by Brian T. Lynch, MSW
|Mr. George Floyd of Minnesota|
Once again, an egregious police homicide of a Black man caught on videotape shatters the calm and erupts into national protests and outrage. This time it is George Floyd of Minnesota. His life was slowly squeezed out of him as he lay bound and helpless while a seemingly depraved and indifferent cop pinned Mr. Floyd’s neck to the pavement with his knee.
Once again, the eyes of the nation turn towards the seemingly intractable problem of racism that, among its many forms, would cause African Americans to be nearly twice as likely to die at the hands of law enforcement than White Americans. Racism is our greatest barrier to becoming a more perfect union and at present, the racists seem to have ascended to power.
And once again, this despicable racial killing by a cop in broad daylight has ignited a blaze that masks an underlying outrage behind the numbers. About one-thousand American civilians are being killed every year by our civilian police force. From January 1, 2015, through December 31, 2019, there have been 1,179 police homicides of Black citizens, 2,242 homicides of White citizens, 843 police homicides of Hispanic civilians, and a total of at least 4,947 civilians killed by police.
|Data is from the Washington Post database. Analysis by the author.|
Civilian homicides by police always rise to public attention because they so disproportionally target African-Americans. Once the problem is framed as a systemic racial issue the proposed remedies never reach beyond the disproportionality question. The fact that our highly aggressive and militant police training is resulting in thousands of needless deaths never comes to light. Until that is addressed, the proposed solutions will never be to anyone’s satisfaction.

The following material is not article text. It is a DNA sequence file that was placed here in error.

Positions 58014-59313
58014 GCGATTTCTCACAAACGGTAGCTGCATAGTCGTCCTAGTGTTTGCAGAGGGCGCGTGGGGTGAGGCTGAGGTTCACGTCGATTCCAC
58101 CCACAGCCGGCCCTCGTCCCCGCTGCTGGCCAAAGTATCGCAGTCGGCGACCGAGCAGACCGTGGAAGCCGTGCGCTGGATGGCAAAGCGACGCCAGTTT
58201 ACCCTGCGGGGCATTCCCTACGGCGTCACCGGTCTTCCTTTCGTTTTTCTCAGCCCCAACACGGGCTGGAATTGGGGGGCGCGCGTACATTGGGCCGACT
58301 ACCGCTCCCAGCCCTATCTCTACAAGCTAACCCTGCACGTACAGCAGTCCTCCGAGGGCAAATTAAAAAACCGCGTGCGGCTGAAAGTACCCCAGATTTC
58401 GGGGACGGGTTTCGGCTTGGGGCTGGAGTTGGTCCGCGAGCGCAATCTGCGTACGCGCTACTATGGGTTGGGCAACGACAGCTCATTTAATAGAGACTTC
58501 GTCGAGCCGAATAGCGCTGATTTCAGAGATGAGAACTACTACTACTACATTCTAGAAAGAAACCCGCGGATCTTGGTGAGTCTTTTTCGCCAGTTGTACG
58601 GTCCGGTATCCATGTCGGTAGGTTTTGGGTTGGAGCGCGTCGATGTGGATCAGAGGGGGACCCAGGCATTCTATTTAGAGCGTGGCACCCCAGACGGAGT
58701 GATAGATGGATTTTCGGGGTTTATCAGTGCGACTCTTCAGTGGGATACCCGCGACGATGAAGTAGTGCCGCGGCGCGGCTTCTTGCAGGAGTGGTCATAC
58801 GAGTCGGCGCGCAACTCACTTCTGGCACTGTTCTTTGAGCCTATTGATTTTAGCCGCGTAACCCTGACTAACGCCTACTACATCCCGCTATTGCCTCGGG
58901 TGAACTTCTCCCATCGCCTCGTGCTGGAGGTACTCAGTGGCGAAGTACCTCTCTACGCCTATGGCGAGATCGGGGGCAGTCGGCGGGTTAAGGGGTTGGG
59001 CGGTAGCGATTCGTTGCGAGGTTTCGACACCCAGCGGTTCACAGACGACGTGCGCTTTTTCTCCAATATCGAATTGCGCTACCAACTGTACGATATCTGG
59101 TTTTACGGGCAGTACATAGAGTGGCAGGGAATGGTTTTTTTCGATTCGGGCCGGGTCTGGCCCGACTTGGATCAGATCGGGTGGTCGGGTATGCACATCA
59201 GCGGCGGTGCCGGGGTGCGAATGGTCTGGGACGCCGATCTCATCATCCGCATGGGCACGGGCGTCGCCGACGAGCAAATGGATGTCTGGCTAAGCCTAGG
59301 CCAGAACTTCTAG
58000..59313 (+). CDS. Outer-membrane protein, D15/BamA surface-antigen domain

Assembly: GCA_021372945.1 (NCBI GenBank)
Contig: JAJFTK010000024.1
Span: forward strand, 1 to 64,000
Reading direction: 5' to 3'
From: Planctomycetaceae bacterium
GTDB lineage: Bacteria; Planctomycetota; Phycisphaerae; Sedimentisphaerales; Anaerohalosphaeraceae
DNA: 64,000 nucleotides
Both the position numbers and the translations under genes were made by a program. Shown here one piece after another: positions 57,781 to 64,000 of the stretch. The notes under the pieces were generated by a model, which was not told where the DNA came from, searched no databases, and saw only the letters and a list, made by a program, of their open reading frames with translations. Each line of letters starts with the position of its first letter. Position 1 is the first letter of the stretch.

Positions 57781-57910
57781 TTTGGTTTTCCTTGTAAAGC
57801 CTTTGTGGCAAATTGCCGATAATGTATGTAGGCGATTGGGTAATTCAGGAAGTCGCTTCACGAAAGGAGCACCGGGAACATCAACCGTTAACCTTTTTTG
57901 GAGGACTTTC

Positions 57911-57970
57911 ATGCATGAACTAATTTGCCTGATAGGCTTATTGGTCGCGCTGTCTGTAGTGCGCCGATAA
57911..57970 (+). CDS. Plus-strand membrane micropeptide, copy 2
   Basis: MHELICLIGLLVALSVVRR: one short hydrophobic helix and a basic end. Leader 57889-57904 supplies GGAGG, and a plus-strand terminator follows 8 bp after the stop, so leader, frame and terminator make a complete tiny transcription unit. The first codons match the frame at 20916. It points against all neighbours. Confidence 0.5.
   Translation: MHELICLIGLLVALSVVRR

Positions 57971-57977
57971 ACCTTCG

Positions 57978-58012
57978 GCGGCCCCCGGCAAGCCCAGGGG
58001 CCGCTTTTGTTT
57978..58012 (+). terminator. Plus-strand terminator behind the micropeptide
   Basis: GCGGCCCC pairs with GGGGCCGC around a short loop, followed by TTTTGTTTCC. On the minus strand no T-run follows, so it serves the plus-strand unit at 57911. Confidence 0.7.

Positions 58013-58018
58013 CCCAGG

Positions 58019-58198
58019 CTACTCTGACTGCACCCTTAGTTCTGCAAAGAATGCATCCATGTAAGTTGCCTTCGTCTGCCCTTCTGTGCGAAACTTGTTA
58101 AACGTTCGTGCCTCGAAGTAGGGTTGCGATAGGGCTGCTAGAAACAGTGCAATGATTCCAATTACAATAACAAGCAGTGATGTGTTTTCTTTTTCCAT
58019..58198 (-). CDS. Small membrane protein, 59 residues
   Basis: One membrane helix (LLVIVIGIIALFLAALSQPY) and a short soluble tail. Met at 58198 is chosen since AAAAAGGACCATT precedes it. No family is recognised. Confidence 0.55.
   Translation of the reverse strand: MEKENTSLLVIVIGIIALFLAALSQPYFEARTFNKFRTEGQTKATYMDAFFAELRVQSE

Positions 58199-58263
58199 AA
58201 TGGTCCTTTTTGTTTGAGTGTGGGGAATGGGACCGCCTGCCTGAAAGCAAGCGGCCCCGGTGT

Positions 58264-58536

|Data from the Washington Post database. Analysis by the Author|
Civilian homicide rates by law enforcement in America are orders of magnitude higher than in Great Britain, France, or Germany. Yet, the actual number of civilian deaths could be considerably larger still. There is no mandatory federal tracking of homicides caused by police in the line of duty. Federal reporting is all voluntary and spotty at best. The countries best numbers come by combing through local newspaper accounts and gleaning what can be learned from the public account of police-involved civilian deaths. This civilian effort to track police homicides only started about five years ago. It is an imperfect system. Clearly, not all police shootings make it into the local newspapers. The information reported is rarely investigated by local reporters. They are the accounts given to the press by the local police officials. And there are undoubtedly police-related fatalities of civilians that are never reported in the local press.
No racial activist would be or should be satisfied if successful remedies to the racial problem merely end racial disparities. In practical terms that would mean about 103 fewer Black minority deaths each year while still tolerating 133 annual minority homicides. It would be equally crazy to accept 448 White civilian death by the police as long as this carnage is in proportional to the number of Blacks and Hispanics that are also killed each year.
|Data is from the Washington Post database. The analysis is by the author.|
The militarization of the American police force is its own grave problem that must be addressed. If German laws and police practices were adopted here, adjusted for our larger population, the United States might expect only about 40 police homicides per year, mostly justified uses of force, as opposed to nearly 1,000.
The arguments for this position on police homicides are in numbers found in the tables I created from the data contained in five year’s worth of information collected by the Washington Post. Seeing all the names as you scroll down that database of the dead is sobering.